The conditions of the permission did not relate to phosphate generation. However, the High Court Judge found that the impacts on the Somerset Levels and Moors Ramsar Site was not irrelevant to the development. It is necessary to consider the legal consequences of approving the discharge of those conditions, which would result in a development with a potential impact on a Ramsar site.

Third Issue: if the impact on the Ramsar Site was legally relevant, whether the scope of the consideration is limited to the conditions being considered.

The claimant argued that any nutrient considerations should be limited to the content of each condition. Under this argument, at the discharge of conditions stage, an appropriate assessment should only be done for distinct aspects of the development and not considered for the development as a whole.

The High Court Judge found that the appropriate assessment is not limited to the context of the conditions which are to be discharged before implementation. The whole development can be assessed at the discharge of conditions stage.

Analysis

This decision is highly contentious for developers across the UK.

The Home Builders Federation (HBF) has issued statements and reports regarding nutrient neutrality, particularly stating that “The nutrient neutrality embargo is delaying an estimated 120,000 homes” and that “The industry is keen to ensure that unnecessary barriers are not placed in the way of building new homes by demanding levels of mitigation that is not needed, especially when new housing development has such a limited effect anyway on increasing nutrient levels with the relevant catchments, and we face an acute housing shortage that is having increasing social and economic implications.”

The Times has recently reported Prime Minister Rishi Sunak is considering supporting Michael Gove’s plan to allow developments to go ahead in advance of sewage treatment works being upgraded, with the aim of allowing the construction of new homes to go ahead.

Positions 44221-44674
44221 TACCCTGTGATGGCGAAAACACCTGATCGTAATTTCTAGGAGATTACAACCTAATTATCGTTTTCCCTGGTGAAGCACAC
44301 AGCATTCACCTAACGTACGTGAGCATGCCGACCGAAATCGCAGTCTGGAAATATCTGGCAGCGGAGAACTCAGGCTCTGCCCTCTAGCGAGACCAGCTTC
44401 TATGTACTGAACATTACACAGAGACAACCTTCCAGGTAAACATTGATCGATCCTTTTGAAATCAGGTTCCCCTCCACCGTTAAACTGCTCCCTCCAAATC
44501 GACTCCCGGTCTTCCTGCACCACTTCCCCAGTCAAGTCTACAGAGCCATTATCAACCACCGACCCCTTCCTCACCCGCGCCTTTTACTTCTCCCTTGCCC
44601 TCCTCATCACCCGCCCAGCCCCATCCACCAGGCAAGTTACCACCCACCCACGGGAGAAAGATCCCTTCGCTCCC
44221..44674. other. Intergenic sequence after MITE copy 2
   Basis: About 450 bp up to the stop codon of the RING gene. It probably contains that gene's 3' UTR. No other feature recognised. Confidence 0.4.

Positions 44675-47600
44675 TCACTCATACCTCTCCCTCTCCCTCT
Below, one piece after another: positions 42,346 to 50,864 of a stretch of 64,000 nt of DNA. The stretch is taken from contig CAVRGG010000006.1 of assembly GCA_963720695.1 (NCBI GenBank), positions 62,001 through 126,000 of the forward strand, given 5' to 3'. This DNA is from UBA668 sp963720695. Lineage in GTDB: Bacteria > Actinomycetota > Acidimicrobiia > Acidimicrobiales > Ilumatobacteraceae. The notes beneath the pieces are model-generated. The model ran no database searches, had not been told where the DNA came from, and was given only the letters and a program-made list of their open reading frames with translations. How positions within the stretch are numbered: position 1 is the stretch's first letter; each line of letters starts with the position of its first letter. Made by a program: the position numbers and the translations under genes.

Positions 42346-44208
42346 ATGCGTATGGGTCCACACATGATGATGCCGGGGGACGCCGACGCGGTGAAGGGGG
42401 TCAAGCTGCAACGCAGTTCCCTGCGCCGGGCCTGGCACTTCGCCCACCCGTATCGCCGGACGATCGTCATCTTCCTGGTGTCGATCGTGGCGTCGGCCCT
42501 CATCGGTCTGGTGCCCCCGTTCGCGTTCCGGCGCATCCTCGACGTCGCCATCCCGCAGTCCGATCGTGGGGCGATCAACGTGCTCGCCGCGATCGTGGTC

Upcoming Appeal

The claimant has been granted a certificate to apply straight to the Supreme Court for permission to appeal, “leapfrogging” the Court of Appeal, due to the “national importance of the case and the public interest in its prompt consideration by the Supreme Court” according to Charles Banner KC (Lead Counsel for C G Fry & Son Limited).

If the Supreme Court dismiss the appeal, developers across the country may be required to provide appropriate assessments which they had not budgeted time or money for. However, this would reaffirm the importance that nutrient neutrality has in our planning system, and the focus on conservation and environmental issues.

If the Supreme Court allow the appeal, developers would be able to avoid the need for the appropriate assessments – and therefore potentially avoid mitigating their contribution to nutrient pollution. The Home Builders Federation blame having to demonstrate nutrient neutrality for the delay in the building of new homes, and claim that Natural England’s ‘ban’ on home building is “deepening the housing crisis we face”, “damaging local economies and posing a major threat to many businesses, especially SME [Small and Medium Enterprise] builders.”

The Supreme Court’s decision will be heavily influential in deciding the future of nutrient neutrality.

For further information or legal advice, please contact law@blandy.co.uk or call 0118 951 6800. 

This article is intended for the use of clients and other interested parties. The information contained in it is believed to be correct at the date of publication, but it is necessarily of a brief and general nature and should not be relied upon as a substitute for specific professional advice.

Karen Jones

Karen Jones

Partner, Planning & Environmental Law

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Emily Boorman

Emily Boorman

Trainee Solicitor